This week is rice harvesting week. At ARI we harvest our main crops both by hand and by machine. The rice harvesting machine is like a small John Deer tractor that also threshes the grain and spits the rice straw out the back side. We use the machine for a few of the larger rice paddies that we have. Many of the other fields are harvested by hand. A community work day was planned last Wednesday for all the participants, farm workers, and volunteers to get together and head to the fields with a sickle in hand.
At the beginning of the week, some of the participants said that there should be some kind of service to celebrate the beginning of the rice harvest. Joe from Cameroon made the point that rice is a very important crop for us. The successful growth and harvest of our rice will allow us to eat three times a day for an entire year. We all took a vote and decided that the rice harvest deserved a small celebration of its own before we began harvesting.
So on that clear blue Wednesday morning, with Autumn breeze blowing across rice stalks leaning heavy with grain, we all gathered in the field ready to sing our thanks to the heavens for the gift of life we were preparing to receive. Niro, from Sri Lanka, sang a song in his native language that is traditionally sung by people when harvesting rice. It is a song voicing thanks to the earth, to the air, to the sun, and to God for the food that has been grown. Then Jill, from the Philippines, played the guitar to one of our favorite songs here at ARI, “Take My Hand.” Rev. Nishanta, of Sri Lanka led us in prayer.
We realized celebration is not just an excuse to light fireworks, bake cakes, drink beer, and do a touchdown dance. Celebration is a way that we humans give thanks for the gifts we are receiving in our life, whether the gift is six more points, a year with the one you love, or the chance to receive the gift of life for another year. The celebration marks the moment as sacred. We could celebrate more often and in many different ways: smile at the rain of a typhoon, fist-pump for another sunrise.
Something also worthy of celebration is that Wilson, of the Philippines, returned from his visit home. His wife passed on soon after his arrival earlier this month. He returned to us on Thursday. Friday morning he shared with us some pictures from the funeral and his home church that gathered about to support him and his family. He said that everyone he spoke to was supportive of his returning to ARI to finish his training. Many people there know how important his learning here is, and how it could be used to make life for his people better.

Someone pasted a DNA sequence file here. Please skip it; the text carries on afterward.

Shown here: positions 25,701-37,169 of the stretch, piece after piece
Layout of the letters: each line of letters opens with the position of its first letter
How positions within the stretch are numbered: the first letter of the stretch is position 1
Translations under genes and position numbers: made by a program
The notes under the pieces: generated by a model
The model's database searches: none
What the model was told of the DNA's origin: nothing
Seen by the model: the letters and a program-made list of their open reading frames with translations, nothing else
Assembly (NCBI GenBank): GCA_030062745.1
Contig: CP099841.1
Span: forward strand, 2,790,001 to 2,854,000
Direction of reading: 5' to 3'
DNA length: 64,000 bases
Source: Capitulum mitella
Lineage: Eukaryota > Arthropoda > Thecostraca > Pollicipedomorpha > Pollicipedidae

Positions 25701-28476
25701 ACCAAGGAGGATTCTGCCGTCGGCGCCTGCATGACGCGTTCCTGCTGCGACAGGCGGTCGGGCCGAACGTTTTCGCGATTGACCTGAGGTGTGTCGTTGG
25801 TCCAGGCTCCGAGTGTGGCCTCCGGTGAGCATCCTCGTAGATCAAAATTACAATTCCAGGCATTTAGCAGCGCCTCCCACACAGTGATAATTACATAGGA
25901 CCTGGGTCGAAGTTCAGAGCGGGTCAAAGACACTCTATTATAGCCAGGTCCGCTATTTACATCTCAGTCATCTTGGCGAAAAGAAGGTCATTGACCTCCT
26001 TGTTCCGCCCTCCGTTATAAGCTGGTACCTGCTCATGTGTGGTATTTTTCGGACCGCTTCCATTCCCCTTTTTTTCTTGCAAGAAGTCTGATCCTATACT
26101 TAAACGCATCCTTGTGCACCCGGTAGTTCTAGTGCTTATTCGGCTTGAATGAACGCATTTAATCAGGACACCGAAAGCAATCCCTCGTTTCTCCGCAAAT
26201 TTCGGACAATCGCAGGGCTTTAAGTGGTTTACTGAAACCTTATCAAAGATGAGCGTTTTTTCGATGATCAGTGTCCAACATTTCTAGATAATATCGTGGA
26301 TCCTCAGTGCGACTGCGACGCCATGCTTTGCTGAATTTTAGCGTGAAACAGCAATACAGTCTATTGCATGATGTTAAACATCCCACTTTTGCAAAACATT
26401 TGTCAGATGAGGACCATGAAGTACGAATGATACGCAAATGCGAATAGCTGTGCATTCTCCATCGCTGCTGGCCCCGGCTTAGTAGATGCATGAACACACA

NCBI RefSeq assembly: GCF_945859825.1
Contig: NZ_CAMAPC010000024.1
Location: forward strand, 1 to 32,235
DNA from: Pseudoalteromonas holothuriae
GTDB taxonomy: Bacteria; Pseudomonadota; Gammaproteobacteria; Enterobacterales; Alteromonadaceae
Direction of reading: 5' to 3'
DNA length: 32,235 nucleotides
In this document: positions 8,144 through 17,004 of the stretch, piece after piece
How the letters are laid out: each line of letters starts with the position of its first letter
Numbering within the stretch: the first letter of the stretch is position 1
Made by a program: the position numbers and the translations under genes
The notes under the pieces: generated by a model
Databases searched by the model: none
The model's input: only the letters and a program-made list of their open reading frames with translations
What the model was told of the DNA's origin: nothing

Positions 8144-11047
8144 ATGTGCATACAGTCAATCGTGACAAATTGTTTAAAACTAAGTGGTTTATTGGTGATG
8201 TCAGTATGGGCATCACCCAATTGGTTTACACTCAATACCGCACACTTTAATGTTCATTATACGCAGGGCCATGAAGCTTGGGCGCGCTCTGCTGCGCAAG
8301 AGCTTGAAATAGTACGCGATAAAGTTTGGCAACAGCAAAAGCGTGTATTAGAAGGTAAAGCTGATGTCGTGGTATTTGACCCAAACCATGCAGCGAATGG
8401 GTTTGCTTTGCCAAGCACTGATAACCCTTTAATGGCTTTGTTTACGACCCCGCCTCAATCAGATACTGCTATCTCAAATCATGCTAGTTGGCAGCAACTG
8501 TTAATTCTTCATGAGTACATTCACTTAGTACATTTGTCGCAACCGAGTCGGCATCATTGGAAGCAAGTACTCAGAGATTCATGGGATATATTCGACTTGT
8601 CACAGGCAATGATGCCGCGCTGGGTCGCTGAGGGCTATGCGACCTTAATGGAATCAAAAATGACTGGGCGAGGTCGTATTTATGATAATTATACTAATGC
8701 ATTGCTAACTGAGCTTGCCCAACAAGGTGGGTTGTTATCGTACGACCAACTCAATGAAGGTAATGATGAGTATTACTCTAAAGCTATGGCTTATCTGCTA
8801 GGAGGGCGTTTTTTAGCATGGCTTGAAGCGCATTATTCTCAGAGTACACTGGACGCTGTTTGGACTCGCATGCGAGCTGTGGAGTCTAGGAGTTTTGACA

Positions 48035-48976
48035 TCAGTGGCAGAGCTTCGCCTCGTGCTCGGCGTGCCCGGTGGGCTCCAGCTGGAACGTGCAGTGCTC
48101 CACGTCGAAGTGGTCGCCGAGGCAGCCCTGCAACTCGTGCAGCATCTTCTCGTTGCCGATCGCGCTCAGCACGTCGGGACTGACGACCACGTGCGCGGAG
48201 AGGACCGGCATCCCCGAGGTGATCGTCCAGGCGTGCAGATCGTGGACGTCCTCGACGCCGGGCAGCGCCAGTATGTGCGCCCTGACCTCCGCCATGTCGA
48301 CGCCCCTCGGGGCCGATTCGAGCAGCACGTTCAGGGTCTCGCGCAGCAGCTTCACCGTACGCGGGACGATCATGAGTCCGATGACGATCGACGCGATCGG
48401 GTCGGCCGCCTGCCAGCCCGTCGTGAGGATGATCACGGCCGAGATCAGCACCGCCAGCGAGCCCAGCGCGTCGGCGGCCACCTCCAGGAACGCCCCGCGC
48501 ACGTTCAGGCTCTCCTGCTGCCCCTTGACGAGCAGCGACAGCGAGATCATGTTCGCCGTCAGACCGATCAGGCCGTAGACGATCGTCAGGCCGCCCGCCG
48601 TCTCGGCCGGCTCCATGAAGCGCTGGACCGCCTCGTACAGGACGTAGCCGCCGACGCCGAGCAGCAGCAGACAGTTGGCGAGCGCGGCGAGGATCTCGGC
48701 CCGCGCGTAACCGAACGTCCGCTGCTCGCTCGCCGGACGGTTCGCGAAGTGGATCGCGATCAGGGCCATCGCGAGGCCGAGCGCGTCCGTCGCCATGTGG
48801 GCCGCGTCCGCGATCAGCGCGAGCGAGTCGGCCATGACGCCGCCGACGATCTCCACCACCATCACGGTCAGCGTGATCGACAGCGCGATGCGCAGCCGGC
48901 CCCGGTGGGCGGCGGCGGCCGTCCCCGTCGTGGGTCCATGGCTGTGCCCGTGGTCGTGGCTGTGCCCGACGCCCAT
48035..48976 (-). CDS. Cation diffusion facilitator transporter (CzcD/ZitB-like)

Doug's Morning Gathering
On Thursday I (Doug) was the chair person for the morning gathering. For our first sharing we are supposed to tell about who we are and where we come from. That is a long story for me as it is for anyone. So I chose to talk mainly about my grandfather, Omer Knight. He was born into a “poor” life along the Ouachita river. He grew up having to fish, hunt, and grow his food. He took a mill job to provide for his family. But things changed for his descendants. I get most of my food by swiping my debit card. I tried to point out that because of this, I am not considered “poor.” But being at ARI so far has made me realize how poor I really am in knowledge of self-sufficiency. I could not feed myself without a supermarket. My grandfather was rich with the knowledge that can allow someone to live independent of supermarkets and debit cards. I feel like part of why I am here is to recover some of that lost knowledge.
Adventures in Nikko
We discovered Nikko to be a city similar to Eureka Springs, for those of you Arkansans who're familiar with that town. Nikko is a famous tourist destination for international and Japanese people. It is a beautiful mountain town with lots of Shinto shrines and Buddhist temples to visit. The town is filled with little locally owned Japanese restaurants, and just about anything else you want to eat too. Lots of Japanese style sweet shops.
The shrines cost money to visit so we gave them a pass and headed up into the mountains where we spent Saturday morning hiking and swimming in very chilly waterfalls. We then discovered that leech bites take a long time to stop bleeding.
Sunday morning we woke up and had a large breakfast prepared by Ken, the owner of the small lodge where we stayed. Eggs, toast, and oatmeal! Then we walked down into town and explored a neat place along the river where there are many statues of Buddha known as the Bakejizo, stone ghost statues. Apparently if you walk one way counting them and then count them as you pass by again, there will be a different number every time. We did not count them, just admired them.